Summertime means swimming pools. Many of our communities have a pool for use by residents and guests. Pools can (and do) make a terrific amenity when a prospect is visiting an apartment complex. But, how does management ensure compliance with the Fair Housing Act (FHA) and/or the Americans with Disabilities Act (ADA) with respect to a disabled resident who seeks access to a pool?
The ADA defines a place of public accommodation as a “facility operated by a private entity whose operations affect commerce.” Included in the definition are lodging places (hotels), restaurants, theaters, grocery and department stores, schools, museums and other places of recreation. In short, just about any place that is open to the public may be considered a place of public accommodation.
In general, however, privately owned conventional residential communities — such as apartment complexes — are not considered to be places of public accommodation under the ADA. Regulations implementing the ADA have caused a lot of property owners to ask the question if management is responsible for the costs of installing a lift to ensure pool access by a disabled resident. Here is some general guidance, although each case will need to be evaluated independently:
In cases where a community’s pool is exclusively for the use of the community’s residents, the ADA would not apply. In contrast, in cases where the general public is also entitled to regularly use the pool, the ADA would most certainly apply. For example, if a property owner sells memberships to the general public, or if it allows the pool to be used for public swim meets, the ADA will likely apply.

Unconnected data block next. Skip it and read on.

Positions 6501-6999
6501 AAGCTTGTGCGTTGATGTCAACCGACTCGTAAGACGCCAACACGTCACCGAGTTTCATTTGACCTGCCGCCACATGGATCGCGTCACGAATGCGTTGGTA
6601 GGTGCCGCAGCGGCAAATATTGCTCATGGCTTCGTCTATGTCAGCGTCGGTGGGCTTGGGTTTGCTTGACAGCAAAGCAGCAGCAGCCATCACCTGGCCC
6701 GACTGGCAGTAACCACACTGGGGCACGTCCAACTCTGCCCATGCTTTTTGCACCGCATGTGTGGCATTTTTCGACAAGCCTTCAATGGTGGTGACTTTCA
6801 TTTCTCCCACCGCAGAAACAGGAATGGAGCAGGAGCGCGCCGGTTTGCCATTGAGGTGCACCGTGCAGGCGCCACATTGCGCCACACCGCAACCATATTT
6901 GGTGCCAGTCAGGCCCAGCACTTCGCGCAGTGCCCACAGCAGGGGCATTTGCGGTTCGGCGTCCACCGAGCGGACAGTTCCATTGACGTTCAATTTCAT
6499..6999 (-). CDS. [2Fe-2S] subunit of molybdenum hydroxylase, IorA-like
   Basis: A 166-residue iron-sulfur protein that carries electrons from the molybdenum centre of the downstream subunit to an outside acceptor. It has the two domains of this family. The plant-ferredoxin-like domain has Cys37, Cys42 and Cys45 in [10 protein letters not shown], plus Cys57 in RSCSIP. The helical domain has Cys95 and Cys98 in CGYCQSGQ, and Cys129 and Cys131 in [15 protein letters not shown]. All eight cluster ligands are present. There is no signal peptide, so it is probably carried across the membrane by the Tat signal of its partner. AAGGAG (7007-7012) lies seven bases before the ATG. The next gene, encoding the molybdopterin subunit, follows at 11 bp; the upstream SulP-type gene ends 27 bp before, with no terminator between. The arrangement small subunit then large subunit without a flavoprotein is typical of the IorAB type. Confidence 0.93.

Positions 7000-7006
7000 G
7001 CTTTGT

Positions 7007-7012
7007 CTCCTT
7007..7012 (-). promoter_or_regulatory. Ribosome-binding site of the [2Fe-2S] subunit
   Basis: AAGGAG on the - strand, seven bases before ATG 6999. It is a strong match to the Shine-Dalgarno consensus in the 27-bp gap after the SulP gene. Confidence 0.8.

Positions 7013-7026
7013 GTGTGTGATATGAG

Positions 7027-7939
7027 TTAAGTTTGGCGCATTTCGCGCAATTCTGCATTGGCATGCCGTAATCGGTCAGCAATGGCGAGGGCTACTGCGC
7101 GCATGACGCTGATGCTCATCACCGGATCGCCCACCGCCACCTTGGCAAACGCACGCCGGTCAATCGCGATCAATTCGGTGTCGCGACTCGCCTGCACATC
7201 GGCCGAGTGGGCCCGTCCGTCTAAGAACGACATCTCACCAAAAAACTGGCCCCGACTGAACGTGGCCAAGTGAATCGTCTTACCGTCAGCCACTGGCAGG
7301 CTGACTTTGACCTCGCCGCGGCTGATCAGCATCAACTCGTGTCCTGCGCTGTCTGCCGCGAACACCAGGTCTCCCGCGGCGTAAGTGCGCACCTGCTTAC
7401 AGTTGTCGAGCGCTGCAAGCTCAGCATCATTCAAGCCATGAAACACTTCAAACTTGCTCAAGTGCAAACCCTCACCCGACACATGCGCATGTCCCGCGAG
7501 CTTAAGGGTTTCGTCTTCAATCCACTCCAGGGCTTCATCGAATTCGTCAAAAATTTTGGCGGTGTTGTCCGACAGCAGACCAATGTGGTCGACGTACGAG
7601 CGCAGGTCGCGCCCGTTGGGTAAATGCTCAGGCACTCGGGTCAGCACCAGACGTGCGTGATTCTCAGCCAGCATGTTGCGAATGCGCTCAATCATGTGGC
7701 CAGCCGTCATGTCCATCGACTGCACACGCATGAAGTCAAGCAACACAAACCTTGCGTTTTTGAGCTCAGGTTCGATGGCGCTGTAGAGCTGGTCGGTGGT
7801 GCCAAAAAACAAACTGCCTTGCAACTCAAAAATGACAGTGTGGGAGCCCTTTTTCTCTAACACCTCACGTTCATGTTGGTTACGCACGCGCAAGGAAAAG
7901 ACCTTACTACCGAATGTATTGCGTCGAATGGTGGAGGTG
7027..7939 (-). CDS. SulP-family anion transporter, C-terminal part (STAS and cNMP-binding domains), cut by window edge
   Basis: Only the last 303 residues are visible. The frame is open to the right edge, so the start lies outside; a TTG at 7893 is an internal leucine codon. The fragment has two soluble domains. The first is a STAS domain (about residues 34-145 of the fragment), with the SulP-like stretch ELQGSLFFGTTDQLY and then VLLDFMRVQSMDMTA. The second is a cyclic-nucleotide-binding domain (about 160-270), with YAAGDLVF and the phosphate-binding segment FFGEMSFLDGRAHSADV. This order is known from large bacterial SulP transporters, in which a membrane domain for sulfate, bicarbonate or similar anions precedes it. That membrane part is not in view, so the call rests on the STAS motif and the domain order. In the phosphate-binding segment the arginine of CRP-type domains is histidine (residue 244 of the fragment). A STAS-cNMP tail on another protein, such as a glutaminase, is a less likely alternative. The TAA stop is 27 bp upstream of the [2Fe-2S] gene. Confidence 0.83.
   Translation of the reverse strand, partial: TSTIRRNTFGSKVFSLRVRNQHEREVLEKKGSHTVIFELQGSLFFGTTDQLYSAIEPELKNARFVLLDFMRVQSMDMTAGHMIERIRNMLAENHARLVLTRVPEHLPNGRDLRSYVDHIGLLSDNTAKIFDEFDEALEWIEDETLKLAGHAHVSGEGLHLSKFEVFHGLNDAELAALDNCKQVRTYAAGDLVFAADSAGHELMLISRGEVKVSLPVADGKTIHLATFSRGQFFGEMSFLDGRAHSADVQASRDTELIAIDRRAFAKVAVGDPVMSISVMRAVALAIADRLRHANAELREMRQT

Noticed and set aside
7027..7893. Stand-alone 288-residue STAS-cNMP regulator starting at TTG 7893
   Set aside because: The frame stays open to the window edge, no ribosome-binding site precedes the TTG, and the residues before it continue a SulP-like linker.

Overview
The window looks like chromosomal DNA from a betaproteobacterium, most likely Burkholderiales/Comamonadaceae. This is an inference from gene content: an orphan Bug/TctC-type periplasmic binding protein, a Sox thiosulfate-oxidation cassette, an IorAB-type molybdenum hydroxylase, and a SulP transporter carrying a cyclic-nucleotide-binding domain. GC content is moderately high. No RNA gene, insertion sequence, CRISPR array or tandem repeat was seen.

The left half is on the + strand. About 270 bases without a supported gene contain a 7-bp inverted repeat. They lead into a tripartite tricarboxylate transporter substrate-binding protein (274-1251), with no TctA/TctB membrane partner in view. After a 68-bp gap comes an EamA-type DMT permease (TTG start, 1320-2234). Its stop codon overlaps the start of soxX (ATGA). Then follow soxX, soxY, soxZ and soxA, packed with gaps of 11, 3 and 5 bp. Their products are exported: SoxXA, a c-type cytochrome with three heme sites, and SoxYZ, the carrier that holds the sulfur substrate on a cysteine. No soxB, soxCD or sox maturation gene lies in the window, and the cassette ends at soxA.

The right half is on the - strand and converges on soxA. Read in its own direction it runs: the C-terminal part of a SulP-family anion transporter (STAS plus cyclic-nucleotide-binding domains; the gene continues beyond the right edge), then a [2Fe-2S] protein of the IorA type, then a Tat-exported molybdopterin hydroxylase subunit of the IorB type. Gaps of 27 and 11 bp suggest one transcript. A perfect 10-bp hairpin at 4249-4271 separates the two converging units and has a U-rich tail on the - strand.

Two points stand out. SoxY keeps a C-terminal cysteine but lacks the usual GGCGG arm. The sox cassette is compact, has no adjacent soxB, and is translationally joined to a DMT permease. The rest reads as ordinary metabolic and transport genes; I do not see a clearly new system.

Of course, there are gray areas. What about guests? What if the residents’ guests are allowed to use the pool even if the resident is not present? What if the owner allows the residents to rent the pool area for parties? Or, what if the owner periodically throws pool parties as part of his marketing/advertising plan?
Each of these situations will create uncertainty. The guidance currently available is this: the more it appears that the pool is available for the public’s use, the more likely the new ADA rules will apply. I think if it is just residents and guests, the new ADA rules likely will not apply.
Now, even though the ADA may not apply to a given situation, the FHA certainly applies to us. Under the FHA, management must not discriminate against a disabled resident in the use of our amenities. That is, management must ensure that the amenities at the property are available for the reasonable use of all residents. While the FHA does not contain accessibility standards like those under the new ADA rules, management would be required to provide a barrier-free pathway to the edge of the pool. In addition, management must not unreasonably prevent a resident from using his/her own lift or other equipment to gain access to a pool.
Make sense? This is one where you might want to speak with a lawyer like me.
Just A Thought.